Review: Dutch producer Gert-Jan Bijl aka Gerd's Time & Space is one of those 90s techno tracks that manages to evoke feelings of euphoria and foreboding. Unearthed by Gerd on a DAT tape during a spring clean, its mixture of turbo-powered hoover bass and the lost innocence of the vocal samples casts it in the same mould as Suburban Knight's classic "The Art Of Stalking". The 2011 remix is more jacking and makes a play of eerie, nightmarish chords instead of the purring bass, while Dutch colleague Duplex opts for a different approach. Remaining true to the original version, both his Southside and Northside remixes are powered by the kind of pre-hardcore nocturnal bass that will give you nightmares. The latter just about shades it in the spooky stakes with Duplex messing with the original vocal sample.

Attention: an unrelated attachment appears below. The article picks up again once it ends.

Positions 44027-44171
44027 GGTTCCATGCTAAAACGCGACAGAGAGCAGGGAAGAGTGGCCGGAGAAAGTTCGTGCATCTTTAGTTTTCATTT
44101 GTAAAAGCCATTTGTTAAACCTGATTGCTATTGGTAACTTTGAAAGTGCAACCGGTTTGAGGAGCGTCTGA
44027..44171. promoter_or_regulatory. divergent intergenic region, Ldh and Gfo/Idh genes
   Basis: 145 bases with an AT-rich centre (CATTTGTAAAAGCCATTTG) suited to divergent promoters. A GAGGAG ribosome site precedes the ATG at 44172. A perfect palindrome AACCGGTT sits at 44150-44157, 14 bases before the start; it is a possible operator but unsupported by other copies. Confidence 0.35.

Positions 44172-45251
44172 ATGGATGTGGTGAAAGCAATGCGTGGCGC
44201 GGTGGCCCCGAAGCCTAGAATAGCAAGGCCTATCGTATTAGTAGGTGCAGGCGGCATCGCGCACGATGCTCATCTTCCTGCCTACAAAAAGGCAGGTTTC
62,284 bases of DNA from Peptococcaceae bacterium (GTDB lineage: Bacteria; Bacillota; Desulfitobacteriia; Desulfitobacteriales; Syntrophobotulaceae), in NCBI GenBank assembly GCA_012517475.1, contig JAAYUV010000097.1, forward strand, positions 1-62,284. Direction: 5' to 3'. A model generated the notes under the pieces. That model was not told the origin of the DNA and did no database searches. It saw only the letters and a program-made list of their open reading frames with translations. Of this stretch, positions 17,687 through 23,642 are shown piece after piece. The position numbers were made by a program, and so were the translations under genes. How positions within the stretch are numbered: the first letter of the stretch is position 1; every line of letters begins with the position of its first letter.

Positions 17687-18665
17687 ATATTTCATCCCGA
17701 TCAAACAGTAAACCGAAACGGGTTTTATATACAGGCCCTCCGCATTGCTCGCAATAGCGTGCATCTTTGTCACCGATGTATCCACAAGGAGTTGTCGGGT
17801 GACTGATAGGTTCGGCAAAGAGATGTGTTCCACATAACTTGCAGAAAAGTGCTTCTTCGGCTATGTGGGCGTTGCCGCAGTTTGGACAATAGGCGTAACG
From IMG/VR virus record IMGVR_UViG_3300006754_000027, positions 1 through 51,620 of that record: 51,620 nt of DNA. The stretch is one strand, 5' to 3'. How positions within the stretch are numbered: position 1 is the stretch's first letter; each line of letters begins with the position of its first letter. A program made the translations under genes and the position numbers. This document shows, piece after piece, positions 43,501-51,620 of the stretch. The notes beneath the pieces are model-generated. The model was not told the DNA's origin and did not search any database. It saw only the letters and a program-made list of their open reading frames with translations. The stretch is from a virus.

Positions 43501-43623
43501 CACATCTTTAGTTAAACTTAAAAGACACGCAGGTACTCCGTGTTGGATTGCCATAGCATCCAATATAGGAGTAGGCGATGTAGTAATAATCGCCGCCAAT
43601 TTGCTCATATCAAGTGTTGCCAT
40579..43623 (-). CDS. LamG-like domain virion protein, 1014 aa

Review: Dutch Veteran Gerd's career stretches back an impressive 22 years. Planet F.D.M.X Pt 1 sees him return to Clone's retro-futurist Royal Oak offshoot for the first time in five years. Interestingly, opener "Planet F.D.M.X (909)" doffs a cap to early Warp "bleep and bass" releases, while also paying tribute to the spacey techno sounds of Detroit. There's a slightly more Larry Heard feel to the accompanying "707" mix of the same track, with deliciously deep chords and bright stabs accompanying a "Can You Feel It" style groove. On the flip, he's in full on space mode on the wonderfully attractive and rubbery "Visitors", while "The Cube" bounces along on a wave of vintage acid style refrains, jackin' beats and dreamy, drawn-out chords.